We live busy lives and sometimes, eating fast food happens, but there are ways to choose healthier options at restaurants, limit calories, fat, etc. Simple changes in what you order can make a big difference.
WATCH OUT FOR EXCESS CALORIES
- Don’t drink your calories
▪ Several studies have shown that excess sugar in the diet contributes to increased risk of developing heart disease and diabetes, increased triglycerides, weight gain and malnutrition.
▪ A large 30-ounce soda has 76 grams of added sugar. That’s more added sugar than a healthy adult should consume over a two- to three-day period. According to the American Heart Association, women should consume no more than six teaspoons (or 24 grams) of added sugar a day, and men should consume no more than nine teaspoons (or 36 grams). Even a small 12-ounce soda packs in 39 grams of added sugar.
-Go easy on the condiments and dressings
▪ Mayo – 94 calories per Tbsp
▪ Barbecue sauce – 29 calories per Tbsp
▪ Ketchup – 19 calories per Tbsp
▪ Mustard – 3 calories per Tbsp
▪ Ranch dressing – 73 calories per Tbsp
-Skip the extras
▪ Limit cheese and other high-fat, high-calorie ingredients like bacon. And if there’s an option to add veggies, do so.
▪ Slice of cheese – 113 calories
▪ Slice of bacon – 43 calories
▪ Instead go with lettuce, onion, pickles or tomato
▪ Lettuce – 1 calorie in a leaf of iceberg lettuce
▪ Onion – 6 calories in one medium slice
▪ Pickles – 1 calorie in three pickle “chips”
▪ Tomato – 4 calories in one medium slice
-Don’t upgrade your meal’s size
▪ Because fast food is often inexpensive, it’s easy to want to upgrade or add extras to the meal, but while the price doesn’t add up the calories do.
▪ Small McDonald’s fry – 230 calories (with 100 calories from fat)
▪ Large McDonald’s fry – 510 calories (with 220 calories from fat)
▪ Small McDonald’s Coca-Cola – 150 calories
▪ Large McDonald’s Coca-Cola – 290 calories
SKIP THE SIDES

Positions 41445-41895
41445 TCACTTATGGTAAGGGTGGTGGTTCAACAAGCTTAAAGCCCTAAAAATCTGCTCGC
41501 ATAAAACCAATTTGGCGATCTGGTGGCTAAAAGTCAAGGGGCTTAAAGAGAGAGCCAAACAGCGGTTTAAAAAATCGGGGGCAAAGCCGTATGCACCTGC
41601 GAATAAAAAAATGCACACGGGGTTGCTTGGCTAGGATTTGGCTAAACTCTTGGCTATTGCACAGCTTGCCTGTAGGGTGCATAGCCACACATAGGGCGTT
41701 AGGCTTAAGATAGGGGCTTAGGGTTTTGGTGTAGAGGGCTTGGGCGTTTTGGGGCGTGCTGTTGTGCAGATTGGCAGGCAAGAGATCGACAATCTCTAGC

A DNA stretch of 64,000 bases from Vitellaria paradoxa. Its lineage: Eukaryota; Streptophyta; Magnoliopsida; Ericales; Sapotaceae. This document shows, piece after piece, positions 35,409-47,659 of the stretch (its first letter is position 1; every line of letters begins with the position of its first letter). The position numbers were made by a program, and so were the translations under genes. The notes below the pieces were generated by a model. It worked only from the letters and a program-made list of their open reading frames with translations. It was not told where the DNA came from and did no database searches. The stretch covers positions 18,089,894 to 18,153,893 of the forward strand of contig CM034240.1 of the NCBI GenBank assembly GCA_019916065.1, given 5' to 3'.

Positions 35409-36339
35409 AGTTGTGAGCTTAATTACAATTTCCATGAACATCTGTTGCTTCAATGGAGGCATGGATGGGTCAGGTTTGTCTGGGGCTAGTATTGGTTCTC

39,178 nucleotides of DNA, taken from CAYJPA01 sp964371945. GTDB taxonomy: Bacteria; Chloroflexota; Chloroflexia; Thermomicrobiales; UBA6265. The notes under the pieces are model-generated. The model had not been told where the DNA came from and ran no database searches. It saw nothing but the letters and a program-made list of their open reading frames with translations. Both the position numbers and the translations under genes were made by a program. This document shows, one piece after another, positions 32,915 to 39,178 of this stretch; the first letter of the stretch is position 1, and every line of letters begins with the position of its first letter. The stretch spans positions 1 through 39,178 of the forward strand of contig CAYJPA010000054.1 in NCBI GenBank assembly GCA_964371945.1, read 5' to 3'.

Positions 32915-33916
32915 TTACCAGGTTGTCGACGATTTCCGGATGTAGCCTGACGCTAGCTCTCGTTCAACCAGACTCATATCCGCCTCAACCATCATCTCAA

Eating a burger or sandwich by itself is often plenty filling, and you’ll save money by skipping the “value” meal.
-Choose fruit and vegetables over fries. Many fast food restaurants offer fruit cups or side salad as a healthy alternative to French fries.
-If you must have fries, split the size and order without salt. Try splitting an order between the two of you. That way no one gets all the fat, sodium and calories of the oversized serving. And ask if they can make them without the added salt.
- Buy a baked potato instead of a burger. Some restaurants offer potatoes plain or with all the fixings. Of course, the more toppings like sour cream, cheese, bacon and butter that are added, the less healthy it becomes.
- Go for the grilled. Poultry without skin is much leaner than the meats most fast-food companies use in their burgers, and it may be less processed. The chicken nuggets that are common in kids’ meals often have just as much fat and sodium as an adult-size burger. Choose a grilled skinless chicken sandwich, split it between your kids (or save half for later). You’ll also save money!
- Ask for a wheat bun. Some places offer a wheat alternative. It never hurts to ask.
- Skip the “kid’s meal.” Just get the toy. Just because a meal is marketed toward children doesn’t mean they have to eat it. Often, the toys can be purchased separately.
- Pass on the “value-size.” When you increase the meal’s size, the size of your fries and drink isn’t the only thing that gets bigger.
- Drink water, 100 percent juice or low-fat milk. No one ever said that every fast food meal must be eaten with soda. Sodas are loaded with sugars, which have calories you don’t need. Nearly all fast food restaurants offer alternatives — including water!
DO YOUR RESEARCH
Check out fast-food restaurants menus to find out what you’re really ordering. If you have fast-food restaurants you frequent, have healthier go-tos and know where the best version of your favorite foods is found.
-If you’re craving a crispy chicken sandwich or a hamburger or whatever the case may be, know where you can get the healthiest version of that if you have multiple restaurants to choose from.
▪ Chick-fil-A® Chicken Sandwich – 440 calories, 19g fat, 40g carbs, 28g protein
▪ McDonald’s Classic Chicken Sandwich – 510 calories, 23g fat, 50g carbs, 25g protein
▪ Burger King Original Chicken Sandwich – 660 calories, 40g fat, 48g carbs, 28g protein
▪ Hardee’s Spicy Chicken Sandwich – 440 calories, 23g fat, 21g carbs, 41g protein
▪ Wendy’s Crispy Chicken Sandwich – 350 calories, 18g fat, 33g carbs, 15g protein
▪ KFC Double Crunch Sandwich – 520 calories, 26g fat, 46g carbs, 25g protein
-Check online menus before making a decision because some single item sandwiches can have more calories than you need for one meal – and they may not even fill you up.
Fast food can be an okay option when you consciously make good decisions. Be sure to limit how often you are getting fast food, but when you do decide to go the fast-food route, choose healthier options at the restaurant your choose. Remember every restaurant has healthier options and less-than-healthy options. It’s all about doing your research and making wise decisions.